Mr Mlandu’s Tweets, and the views they show him to hold, also have implications for the “diversion programme”, managed by the National Institute for Crime Prevention and the Reintegration of Offenders (Nicro), that he reportedly was placed on earlier this year. This was after he was charged with malicious damage to property, public violence, contempt of court, and contravention of the Intimidation Act, all in relation to an incident at UCT.
The aim of the diversion programme is rehabilitation, and those on the programme must provide proof that they have seen the error of their ways. Mr Mlandu’s Tweets suggest that he has not. It is good that we (and Nicro) know this. It would similarly be good to know how many of Mr Mlandu’s comrades and their defenders hold genocidal views. If speech of this kind is prohibited we are less likely to find out who has such views.
This leads to a final reason for why the threshold for what counts as incitement should be kept high. There is a long causal chain between Tweets such as Mr Mlandu’s and the violence he would like to see. There are much better ways than restricting freedom of expression to prevent the former from resulting in the latter. These include holding people such as Mr Mlandu to account for their actions – rather than mere words. This is especially true when their actions are not only prohibited but also justifiably so.
Yet holding people such as Mr Mlandu to account for their actions is exactly what UCT has consistently not done. Worse still, following Mr Mlandu’s initial Tweet about his Honours project, UCT’s Vice-Chancellor, Professor Mamokgethi Phakeng, replied on Twitter as follows: “Congratulations dear son on completing this paper! I would like to study it at some stage. In the meantime, let me be kliye: i am proud of you! Way more than you can imagine! Welldone!”
This was rightly met with widespread indignation by those who are opposed to genocide. Professor Phakeng responded by clarifying that “Of course I can never be proud of promises of bullets, what I am proud of is the fact that you did the paper and completed it”. UCT also issued a statement noting that both Professor Phakeng and the institution distanced themselves from Mr Mlandu’s “language”.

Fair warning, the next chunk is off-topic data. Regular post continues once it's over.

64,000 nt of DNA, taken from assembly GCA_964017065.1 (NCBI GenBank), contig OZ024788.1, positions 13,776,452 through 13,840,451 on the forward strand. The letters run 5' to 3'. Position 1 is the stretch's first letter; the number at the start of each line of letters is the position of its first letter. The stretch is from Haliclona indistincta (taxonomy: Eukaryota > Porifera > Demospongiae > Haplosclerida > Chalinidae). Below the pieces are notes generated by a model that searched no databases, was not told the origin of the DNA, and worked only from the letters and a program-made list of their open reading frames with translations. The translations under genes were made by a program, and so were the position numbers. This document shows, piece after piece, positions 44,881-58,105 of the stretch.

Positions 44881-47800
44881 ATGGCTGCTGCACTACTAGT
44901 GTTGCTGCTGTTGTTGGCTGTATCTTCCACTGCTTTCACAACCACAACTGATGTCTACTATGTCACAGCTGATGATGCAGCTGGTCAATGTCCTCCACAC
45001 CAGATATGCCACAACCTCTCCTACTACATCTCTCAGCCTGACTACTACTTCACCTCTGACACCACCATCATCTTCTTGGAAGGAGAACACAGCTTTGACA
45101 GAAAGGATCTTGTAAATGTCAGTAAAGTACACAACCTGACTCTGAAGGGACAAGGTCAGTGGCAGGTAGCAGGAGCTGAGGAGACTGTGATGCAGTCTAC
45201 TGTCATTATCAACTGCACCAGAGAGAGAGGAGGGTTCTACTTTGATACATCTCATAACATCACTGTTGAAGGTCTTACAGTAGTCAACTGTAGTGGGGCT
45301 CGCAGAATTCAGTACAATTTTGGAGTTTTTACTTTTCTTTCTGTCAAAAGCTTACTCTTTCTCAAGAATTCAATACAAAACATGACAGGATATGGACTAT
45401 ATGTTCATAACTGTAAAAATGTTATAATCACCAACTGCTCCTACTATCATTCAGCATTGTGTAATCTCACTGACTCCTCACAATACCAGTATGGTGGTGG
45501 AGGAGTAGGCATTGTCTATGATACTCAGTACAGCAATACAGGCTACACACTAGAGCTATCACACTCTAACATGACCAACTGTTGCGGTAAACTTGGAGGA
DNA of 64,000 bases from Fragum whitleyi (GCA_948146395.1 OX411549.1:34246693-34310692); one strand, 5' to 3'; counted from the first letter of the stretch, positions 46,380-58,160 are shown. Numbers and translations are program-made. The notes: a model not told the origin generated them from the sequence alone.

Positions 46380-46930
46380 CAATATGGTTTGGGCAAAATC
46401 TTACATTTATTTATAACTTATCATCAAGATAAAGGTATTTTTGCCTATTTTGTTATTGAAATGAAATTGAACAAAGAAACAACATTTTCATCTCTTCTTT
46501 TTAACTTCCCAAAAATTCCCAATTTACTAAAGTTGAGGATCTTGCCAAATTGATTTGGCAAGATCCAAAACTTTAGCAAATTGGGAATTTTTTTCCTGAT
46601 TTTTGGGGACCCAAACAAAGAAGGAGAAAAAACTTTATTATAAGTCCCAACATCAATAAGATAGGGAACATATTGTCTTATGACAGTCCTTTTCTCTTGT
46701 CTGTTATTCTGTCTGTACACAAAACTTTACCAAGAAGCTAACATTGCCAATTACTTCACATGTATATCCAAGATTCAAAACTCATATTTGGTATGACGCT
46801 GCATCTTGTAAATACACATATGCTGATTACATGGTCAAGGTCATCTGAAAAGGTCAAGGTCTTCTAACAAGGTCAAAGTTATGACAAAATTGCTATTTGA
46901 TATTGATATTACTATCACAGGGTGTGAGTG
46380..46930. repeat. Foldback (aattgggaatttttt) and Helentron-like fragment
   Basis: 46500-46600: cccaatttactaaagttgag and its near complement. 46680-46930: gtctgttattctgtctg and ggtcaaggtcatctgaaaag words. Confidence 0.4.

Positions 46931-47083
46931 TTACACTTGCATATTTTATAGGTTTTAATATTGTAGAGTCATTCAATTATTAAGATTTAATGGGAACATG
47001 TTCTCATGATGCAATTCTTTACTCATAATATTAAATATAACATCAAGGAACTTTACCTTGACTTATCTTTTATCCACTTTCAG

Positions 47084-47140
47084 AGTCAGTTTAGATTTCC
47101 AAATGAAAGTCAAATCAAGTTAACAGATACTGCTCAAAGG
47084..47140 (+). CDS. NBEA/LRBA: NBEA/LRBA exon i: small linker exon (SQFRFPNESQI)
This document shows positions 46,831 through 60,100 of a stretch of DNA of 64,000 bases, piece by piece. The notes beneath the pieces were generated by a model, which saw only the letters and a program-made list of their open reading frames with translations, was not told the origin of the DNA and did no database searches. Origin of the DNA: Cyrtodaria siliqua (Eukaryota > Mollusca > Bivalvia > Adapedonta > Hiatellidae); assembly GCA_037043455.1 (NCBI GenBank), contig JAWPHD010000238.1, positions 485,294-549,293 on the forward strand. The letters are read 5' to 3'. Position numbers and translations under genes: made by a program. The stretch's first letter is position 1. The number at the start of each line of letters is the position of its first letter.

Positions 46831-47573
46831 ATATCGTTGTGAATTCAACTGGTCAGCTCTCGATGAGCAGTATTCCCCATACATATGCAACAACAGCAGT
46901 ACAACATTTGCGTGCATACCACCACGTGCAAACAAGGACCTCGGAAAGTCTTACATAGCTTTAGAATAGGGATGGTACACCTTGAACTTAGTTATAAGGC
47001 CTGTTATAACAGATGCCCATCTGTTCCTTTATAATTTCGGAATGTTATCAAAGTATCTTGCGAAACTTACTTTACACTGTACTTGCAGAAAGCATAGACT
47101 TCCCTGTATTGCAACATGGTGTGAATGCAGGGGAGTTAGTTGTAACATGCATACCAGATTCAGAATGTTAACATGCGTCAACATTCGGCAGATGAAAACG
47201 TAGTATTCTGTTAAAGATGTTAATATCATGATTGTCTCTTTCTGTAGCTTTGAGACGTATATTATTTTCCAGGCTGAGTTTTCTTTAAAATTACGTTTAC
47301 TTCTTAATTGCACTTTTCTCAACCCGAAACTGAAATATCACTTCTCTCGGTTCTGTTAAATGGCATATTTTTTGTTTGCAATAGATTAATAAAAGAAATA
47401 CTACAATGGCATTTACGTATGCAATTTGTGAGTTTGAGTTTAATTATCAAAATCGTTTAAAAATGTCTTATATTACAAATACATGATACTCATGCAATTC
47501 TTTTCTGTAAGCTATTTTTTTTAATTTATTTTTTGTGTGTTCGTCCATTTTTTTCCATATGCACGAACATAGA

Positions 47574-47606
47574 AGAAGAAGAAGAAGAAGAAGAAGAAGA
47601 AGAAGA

But saying that one distances oneself is different from actually distancing oneself. (Think of Donald Trump’s tepid condemnation of “white” supremacists.) We doubt that the Vice-Chancellor would publicly express pride in a student who, in the acknowledgements of his Honours project, called for the return of Apartheid, let alone a genocide of South Africa’s indigenous peoples. And if she were to do so, subsequently distancing herself from such “language” would not be regarded as sufficient.
That she and others are fixated on a hateful slogan rather than on the underlying pathology of the institution is but another symptom of the deeply toxic environment that currently prevails at UCT. It is that environment that should never have been allowed to develop and which should now be corrected. There is no evidence that it is being fixed. Indeed, the problem seems to be deepening. If that trajectory continues, there will be awful consequences whether or not the likes of Mr Mlandu advocate violence.
What is good for the goose is good for the gander. During the past few years, freedom of speech has been significantly eroded at UCT. The most notable infringements of this freedom were the de-platforming of Flemming Rose and the destruction, removal, and covering up of artworks on UCT campuses. If, as we have argued, the right to freedom of speech is sufficiently robust to protect Mr Mlandu’s Tweets, notwithstanding their moral repugnance, it is, a fortiori, robust enough to have protected Flemming Rose against being silenced and to protect the many notable South African artists whose artworks were removed or covered up from being rendered invisible. This has a further implication.
It shows that, even though (for the reasons we have given) UCT has done the right thing by not taking disciplinary action against Mr Mlandu for his reprehensible Tweets, it has not done so because of a highly principled commitment to freedom of expression.